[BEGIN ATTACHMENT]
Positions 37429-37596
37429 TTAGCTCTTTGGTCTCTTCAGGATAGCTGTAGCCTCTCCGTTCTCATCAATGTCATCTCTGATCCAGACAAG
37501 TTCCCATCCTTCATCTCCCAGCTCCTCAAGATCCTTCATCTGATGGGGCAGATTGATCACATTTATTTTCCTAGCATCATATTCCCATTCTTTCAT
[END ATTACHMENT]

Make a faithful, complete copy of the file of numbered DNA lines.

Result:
Positions 37429-37596
37429 TTAGCTCTTTGGTCTCTTCAGGATAGCTGTAGCCTCTCCGTTCTCATCAATGTCATCTCTGATCCAGACAAG
37501 TTCCCATCCTTCATCTCCCAGCTCCTCAAGATCCTTCATCTGATGGGGCAGATTGATCACATTTATTTTCCTAGCATCATATTCCCATTCTTTCAT